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Report says nearly half the country's water contains PFAS

Report shows high levels of PFAS in Twin Cities tap water
Report shows high levels of PFAS in Twin Cities tap water 02:16

MINNEAPOLIS -- A new report says nearly half the tap water in the U.S. tested positive for PFAS.

Those "forever chemicals" are known to cause health problems, even cancer.

A recent study by the U.S. Geological Survey found that at least 45% of the nation's tap water is estimated to contain PFAS.

The USGS said it's the first time anyone has tested both public and private water on this broad a scale.

The agency did its tests directly from kitchen sinks. The study tested from 716 locations: urban, rural and everything in between, with most exposure found in urban areas and potential PFAS sites like landfills.

According to their data, the Twin Cities area and southwest Wisconsin had some of the highest number of detections in the country.

"We know that close to that number, that 45-50% range, is exactly what we have in Minnesota of public water supplies that have PFAS contamination at the sources," said Sandeep Burman, who manages the drinking water program with the Minnesota Department of Health. "The good news is that very few systems actually exceed the current state standards for PFAS for drinking water."

The state of Minnesota's own testing, which samples water sources, not taps, found PFAS in the state, for the most part, to be undetectable or at safe levels, with a few exceptions.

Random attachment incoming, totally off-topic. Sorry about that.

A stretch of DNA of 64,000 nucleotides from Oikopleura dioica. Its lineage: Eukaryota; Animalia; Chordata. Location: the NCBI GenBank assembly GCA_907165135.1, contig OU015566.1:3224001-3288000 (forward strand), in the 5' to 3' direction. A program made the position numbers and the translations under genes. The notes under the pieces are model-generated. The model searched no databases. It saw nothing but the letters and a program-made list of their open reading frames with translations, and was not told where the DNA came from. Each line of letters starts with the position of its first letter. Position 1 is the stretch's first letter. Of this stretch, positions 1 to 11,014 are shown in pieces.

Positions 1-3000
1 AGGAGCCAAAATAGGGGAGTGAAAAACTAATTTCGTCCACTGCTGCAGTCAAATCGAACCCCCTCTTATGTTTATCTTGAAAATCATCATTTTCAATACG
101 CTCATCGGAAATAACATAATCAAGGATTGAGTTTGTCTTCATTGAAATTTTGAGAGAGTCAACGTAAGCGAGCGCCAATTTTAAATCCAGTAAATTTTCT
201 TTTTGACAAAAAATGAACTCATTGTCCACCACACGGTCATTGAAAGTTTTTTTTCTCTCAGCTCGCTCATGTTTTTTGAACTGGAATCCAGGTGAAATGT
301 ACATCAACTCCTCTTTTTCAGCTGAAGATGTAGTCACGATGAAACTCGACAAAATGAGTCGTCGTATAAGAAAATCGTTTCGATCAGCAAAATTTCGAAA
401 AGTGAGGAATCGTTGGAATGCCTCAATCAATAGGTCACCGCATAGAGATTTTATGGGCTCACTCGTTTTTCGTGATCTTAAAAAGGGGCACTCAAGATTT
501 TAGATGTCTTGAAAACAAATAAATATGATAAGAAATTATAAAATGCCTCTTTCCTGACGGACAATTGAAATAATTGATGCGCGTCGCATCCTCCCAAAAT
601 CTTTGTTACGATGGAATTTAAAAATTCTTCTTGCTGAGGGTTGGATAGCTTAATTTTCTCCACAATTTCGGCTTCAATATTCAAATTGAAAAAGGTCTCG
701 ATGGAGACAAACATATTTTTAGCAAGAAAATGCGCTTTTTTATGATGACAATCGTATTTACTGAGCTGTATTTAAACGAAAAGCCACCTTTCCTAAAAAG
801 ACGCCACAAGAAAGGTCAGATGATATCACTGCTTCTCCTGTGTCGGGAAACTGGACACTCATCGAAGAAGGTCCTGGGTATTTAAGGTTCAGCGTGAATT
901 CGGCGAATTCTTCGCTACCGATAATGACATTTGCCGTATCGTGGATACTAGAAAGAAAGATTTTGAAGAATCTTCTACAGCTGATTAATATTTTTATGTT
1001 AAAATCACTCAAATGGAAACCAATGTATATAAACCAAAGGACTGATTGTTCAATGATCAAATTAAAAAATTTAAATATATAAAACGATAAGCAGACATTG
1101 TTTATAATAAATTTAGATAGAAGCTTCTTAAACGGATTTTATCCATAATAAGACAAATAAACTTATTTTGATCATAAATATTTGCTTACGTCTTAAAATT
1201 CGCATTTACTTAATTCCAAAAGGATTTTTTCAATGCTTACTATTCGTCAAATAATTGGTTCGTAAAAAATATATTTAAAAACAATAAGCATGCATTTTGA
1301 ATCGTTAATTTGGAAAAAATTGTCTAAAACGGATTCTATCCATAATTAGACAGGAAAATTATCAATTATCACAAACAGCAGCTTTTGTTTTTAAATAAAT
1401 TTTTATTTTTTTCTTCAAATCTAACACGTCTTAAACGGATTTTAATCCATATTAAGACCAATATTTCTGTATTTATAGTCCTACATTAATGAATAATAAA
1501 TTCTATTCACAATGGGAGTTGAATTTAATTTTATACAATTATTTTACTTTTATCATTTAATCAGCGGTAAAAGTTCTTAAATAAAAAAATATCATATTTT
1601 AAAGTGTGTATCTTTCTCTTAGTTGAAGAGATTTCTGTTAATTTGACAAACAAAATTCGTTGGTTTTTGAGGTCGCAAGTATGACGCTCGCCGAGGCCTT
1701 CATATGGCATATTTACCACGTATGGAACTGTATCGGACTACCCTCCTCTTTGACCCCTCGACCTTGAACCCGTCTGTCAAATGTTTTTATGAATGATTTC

One percent of Minnesota tested above state standards, said Burman.

"There's still detections obviously in the city water supplies, but by the time it gets to people it's been treated."

The worry is that eventually science will find PFAS to be much more dangerous than currently thought.

"They're constantly looking at the research literature both nationally and internationally to make sure that we're not surprised and that we are following developments in this area," said Tannie Eshenaur, Planning Director for Drinking Water Protection at the Minnesota Department of Health.

Still Burman said the USGS study should continue to raise cause for concern.

"It's just another confirmation that, whether you look at this by state by state or nationally, you continue to see this huge scale and magnitude of the problem," said Burman.

There is some water treatment you can do at home. The health department said water filters containing active carbon or reverse osmosis membranes can be effective at removing PFAS from water supplies.

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